Alex Massie

Never mind me mate, what about the other mob?

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Commenting on this post Ian Leslie - aka Marbury - argues that we're on the brink of a new era and that just as Callaghan was right to appreciate that one era had ended in 1976, so Darling and El Gordo may be correct to suppose that another has been shipwrecked now. Maybe.

Look, I'm not sure this will work, and if it does work it might be partly by accident and yes I know that Brown hasn't really earned his authority over the last ten years. This is a gamble. But taking a gamble at this stage is better than doing nothing and hoping things will return to normal, as the Tories propose. They won't.

Well, are the Tories really proposing "doing nothing"? Granted, their proposals haven't been especially persuasive either. But to say - for the sake of argument - that Labour's proposals are better than what the Tories have to offer is a long way from supposing that Labour's plans should be supported. A rotten plan is not necessarily better than no plan.

At times like these it doesn't really matter what the opposition hae to say: after all they're in no position to do anything. It's rather like the ERM debacle* - the electorate rightly viewed Britain's ejection from the system as a humiliating defeat for the government and a repudiation of their claims to sound economic management and so on. Never mind that the Tories were vastly less enthusiastic about joining the exchange rate mechanism than were Labour. The opposition's policy was revealed to be even more lumpen and untenable than the government's but because they were the opposition they got away with it. And that's more or less how it should be.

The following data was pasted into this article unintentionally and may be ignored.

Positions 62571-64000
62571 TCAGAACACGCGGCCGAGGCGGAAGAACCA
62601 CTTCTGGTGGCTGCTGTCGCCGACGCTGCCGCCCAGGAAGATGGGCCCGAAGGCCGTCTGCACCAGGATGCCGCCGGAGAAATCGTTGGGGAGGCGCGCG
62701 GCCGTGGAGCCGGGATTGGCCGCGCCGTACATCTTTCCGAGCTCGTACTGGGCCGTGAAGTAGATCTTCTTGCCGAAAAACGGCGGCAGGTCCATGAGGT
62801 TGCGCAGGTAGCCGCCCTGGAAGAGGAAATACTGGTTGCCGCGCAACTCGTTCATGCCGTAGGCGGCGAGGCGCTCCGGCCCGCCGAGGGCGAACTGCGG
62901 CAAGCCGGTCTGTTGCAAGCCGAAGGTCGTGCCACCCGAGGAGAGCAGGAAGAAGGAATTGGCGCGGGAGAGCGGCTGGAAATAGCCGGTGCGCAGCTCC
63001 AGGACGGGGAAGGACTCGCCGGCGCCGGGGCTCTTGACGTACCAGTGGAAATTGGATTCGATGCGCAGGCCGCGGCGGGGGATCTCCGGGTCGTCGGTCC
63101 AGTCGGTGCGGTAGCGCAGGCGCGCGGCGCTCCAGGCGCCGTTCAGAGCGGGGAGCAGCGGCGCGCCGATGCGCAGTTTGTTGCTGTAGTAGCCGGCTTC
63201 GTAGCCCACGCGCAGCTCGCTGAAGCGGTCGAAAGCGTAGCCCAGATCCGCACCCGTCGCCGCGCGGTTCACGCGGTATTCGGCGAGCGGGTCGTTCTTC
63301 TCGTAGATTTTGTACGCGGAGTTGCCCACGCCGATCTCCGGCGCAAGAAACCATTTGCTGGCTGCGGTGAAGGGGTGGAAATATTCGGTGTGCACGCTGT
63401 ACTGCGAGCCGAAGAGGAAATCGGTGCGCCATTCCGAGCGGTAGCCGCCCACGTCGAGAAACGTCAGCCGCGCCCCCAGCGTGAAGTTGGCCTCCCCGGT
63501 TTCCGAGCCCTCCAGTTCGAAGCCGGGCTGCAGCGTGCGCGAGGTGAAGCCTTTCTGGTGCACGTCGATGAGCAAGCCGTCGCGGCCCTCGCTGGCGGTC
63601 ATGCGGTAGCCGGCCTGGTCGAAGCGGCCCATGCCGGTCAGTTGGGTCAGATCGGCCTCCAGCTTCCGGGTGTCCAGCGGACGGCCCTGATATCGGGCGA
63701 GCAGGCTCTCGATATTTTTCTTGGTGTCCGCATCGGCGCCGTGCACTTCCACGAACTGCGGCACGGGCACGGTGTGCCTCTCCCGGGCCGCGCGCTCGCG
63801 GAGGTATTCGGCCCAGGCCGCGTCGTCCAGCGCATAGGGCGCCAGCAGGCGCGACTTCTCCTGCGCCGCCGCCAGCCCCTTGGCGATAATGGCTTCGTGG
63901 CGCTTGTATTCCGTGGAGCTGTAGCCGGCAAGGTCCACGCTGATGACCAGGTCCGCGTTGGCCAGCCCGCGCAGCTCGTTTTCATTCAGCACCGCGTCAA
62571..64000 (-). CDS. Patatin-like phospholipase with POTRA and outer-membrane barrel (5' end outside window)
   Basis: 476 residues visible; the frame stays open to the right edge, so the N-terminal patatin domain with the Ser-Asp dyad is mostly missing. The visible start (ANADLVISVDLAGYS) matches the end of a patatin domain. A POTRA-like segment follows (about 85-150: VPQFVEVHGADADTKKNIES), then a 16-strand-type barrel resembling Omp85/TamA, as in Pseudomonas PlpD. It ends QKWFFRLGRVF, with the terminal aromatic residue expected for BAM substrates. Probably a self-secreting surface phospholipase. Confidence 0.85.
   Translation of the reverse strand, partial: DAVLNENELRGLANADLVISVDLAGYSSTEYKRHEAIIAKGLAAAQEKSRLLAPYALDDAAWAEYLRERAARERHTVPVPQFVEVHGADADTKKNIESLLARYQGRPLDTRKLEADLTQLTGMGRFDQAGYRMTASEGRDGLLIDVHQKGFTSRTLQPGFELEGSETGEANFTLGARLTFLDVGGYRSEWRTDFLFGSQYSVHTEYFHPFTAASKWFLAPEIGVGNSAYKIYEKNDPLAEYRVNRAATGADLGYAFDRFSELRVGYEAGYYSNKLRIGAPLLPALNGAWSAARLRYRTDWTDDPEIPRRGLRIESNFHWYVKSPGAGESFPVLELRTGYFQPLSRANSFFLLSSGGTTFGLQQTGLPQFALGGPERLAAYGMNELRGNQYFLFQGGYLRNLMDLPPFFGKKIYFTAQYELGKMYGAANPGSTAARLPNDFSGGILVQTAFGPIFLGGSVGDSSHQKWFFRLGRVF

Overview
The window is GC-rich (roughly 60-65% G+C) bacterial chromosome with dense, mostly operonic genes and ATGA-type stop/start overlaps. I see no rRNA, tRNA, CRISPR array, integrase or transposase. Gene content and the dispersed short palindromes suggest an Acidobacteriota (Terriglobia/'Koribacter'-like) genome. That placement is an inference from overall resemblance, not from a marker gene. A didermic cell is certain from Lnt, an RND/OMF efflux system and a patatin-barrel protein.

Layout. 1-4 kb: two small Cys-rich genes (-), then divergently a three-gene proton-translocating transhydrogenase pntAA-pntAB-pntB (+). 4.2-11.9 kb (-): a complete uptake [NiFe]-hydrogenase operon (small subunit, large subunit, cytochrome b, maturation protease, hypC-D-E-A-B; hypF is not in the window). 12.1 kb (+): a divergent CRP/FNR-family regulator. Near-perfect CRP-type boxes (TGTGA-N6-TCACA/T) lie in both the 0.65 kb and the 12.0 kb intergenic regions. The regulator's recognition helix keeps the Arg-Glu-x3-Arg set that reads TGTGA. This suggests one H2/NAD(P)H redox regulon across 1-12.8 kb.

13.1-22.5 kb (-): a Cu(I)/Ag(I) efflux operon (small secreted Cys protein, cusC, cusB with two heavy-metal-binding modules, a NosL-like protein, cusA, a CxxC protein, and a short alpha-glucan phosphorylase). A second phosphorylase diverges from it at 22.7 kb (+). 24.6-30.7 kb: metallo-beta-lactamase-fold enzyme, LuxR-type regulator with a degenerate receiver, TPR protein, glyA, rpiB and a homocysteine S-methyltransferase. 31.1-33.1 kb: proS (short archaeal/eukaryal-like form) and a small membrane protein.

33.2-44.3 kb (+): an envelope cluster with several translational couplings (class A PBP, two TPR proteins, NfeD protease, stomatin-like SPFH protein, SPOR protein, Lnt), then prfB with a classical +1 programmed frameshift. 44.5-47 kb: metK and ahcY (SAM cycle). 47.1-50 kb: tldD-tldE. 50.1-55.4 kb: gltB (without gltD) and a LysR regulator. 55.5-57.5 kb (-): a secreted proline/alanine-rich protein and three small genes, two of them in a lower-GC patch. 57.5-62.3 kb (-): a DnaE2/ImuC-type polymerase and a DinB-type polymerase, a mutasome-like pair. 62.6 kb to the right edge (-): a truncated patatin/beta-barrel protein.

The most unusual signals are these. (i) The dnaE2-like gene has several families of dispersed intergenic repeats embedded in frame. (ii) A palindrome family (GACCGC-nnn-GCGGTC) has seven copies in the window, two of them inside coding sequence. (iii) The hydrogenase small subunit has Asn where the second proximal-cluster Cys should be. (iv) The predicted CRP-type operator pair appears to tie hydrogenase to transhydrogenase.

Perhaps Brown's gamble will work, but I'd be more enthusiastic about it if he hadn't told a bunch of lies while selling it. Also, I'm peeved, once again, that taxes on booze and tobacco are going up. Again. Nearly 80% of the price of a packet of cigarettes now goes to the government - a rate that would be considered immoral and confiscatory if applied to income - so if there are any Russian/Polish/Balkan smugglers reading this, well, do get in touch...

*Norman Lamont, the hapless Chancellor presiding over the disaster was, like Alistair Darling, schooled at Loretto, a smallish Scottish public school outside Edinburgh. Can this be a coincidence? I think not. The lesson is obvious: never appoint a Lorettonian Chancellor.

Written byAlex Massie

Alex Massie is Scotland Editor of The Spectator. He also writes a column for The Times and is a regular contributor to the Scottish Daily Mail, The Scotsman and other publications.

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